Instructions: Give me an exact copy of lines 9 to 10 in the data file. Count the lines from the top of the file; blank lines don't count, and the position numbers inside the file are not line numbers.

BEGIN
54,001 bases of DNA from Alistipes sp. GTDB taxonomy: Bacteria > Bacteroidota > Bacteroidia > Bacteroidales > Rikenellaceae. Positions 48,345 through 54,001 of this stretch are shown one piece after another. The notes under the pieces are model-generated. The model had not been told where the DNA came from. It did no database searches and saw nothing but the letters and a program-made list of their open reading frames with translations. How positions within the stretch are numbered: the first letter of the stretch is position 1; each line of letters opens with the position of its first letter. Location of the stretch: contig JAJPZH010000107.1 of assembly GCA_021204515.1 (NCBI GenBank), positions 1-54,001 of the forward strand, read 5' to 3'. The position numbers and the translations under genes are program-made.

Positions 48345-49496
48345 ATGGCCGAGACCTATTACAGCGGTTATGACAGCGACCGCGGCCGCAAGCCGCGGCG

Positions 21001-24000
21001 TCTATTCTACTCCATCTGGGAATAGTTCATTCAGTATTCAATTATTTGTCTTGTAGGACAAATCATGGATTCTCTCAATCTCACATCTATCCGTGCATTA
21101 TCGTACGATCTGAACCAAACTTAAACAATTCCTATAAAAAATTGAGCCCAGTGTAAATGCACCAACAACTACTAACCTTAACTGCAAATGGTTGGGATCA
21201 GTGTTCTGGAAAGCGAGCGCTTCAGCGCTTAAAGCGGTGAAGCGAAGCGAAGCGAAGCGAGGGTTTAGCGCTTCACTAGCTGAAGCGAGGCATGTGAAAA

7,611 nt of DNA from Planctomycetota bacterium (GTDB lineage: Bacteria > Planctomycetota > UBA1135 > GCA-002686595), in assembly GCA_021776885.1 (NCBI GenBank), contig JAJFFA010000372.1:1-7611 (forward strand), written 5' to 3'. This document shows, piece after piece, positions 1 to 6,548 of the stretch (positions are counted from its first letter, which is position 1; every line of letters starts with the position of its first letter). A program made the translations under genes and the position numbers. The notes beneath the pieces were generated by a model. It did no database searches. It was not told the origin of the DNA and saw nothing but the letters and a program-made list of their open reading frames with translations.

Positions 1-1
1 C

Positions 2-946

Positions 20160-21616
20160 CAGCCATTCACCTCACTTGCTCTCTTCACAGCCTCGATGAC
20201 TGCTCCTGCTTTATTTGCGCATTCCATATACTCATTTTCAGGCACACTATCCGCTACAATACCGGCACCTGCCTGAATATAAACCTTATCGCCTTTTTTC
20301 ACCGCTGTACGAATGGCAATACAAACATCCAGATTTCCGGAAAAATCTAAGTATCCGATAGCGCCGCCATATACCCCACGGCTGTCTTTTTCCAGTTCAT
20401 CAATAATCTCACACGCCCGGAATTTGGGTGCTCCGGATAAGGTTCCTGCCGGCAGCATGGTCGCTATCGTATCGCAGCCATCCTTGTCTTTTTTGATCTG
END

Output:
Positions 1-1
1 C